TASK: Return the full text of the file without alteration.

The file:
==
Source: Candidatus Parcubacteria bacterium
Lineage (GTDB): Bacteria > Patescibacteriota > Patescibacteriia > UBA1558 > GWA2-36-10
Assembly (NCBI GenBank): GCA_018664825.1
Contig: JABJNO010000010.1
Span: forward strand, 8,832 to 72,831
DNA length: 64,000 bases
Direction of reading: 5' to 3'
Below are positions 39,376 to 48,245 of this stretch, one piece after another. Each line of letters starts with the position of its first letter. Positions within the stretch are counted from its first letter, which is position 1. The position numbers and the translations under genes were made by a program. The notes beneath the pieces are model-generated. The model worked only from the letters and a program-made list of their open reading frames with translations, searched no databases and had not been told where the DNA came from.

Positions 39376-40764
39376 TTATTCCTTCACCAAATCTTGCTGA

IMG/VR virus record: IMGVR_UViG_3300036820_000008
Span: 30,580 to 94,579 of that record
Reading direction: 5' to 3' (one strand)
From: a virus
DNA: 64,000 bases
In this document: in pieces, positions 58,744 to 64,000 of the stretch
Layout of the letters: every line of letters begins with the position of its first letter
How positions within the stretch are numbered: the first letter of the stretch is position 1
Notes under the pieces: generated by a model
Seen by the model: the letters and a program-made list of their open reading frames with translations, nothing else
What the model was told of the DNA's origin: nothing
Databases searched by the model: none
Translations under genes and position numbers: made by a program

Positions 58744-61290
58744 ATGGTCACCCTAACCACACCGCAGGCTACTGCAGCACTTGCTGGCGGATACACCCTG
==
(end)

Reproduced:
Source: Candidatus Parcubacteria bacterium
Lineage (GTDB): Bacteria > Patescibacteriota > Patescibacteriia > UBA1558 > GWA2-36-10
Assembly (NCBI GenBank): GCA_018664825.1
Contig: JABJNO010000010.1
Span: forward strand, 8,832 to 72,831
DNA length: 64,000 bases
Direction of reading: 5' to 3'
Below are positions 39,376 to 48,245 of this stretch, one piece after another. Each line of letters starts with the position of its first letter. Positions within the stretch are counted from its first letter, which is position 1. The position numbers and the translations under genes were made by a program. The notes beneath the pieces are model-generated. The model worked only from the letters and a program-made list of their open reading frames with translations, searched no databases and had not been told where the DNA came from.

Positions 39376-40764
39376 TTATTCCTTCACCAAATCTTGCTGA

IMG/VR virus record: IMGVR_UViG_3300036820_000008
Span: 30,580 to 94,579 of that record
Reading direction: 5' to 3' (one strand)
From: a virus
DNA: 64,000 bases
In this document: in pieces, positions 58,744 to 64,000 of the stretch
Layout of the letters: every line of letters begins with the position of its first letter
How positions within the stretch are numbered: the first letter of the stretch is position 1
Notes under the pieces: generated by a model
Seen by the model: the letters and a program-made list of their open reading frames with translations, nothing else
What the model was told of the DNA's origin: nothing
Databases searched by the model: none
Translations under genes and position numbers: made by a program

Positions 58744-61290
58744 ATGGTCACCCTAACCACACCGCAGGCTACTGCAGCACTTGCTGGCGGATACACCCTG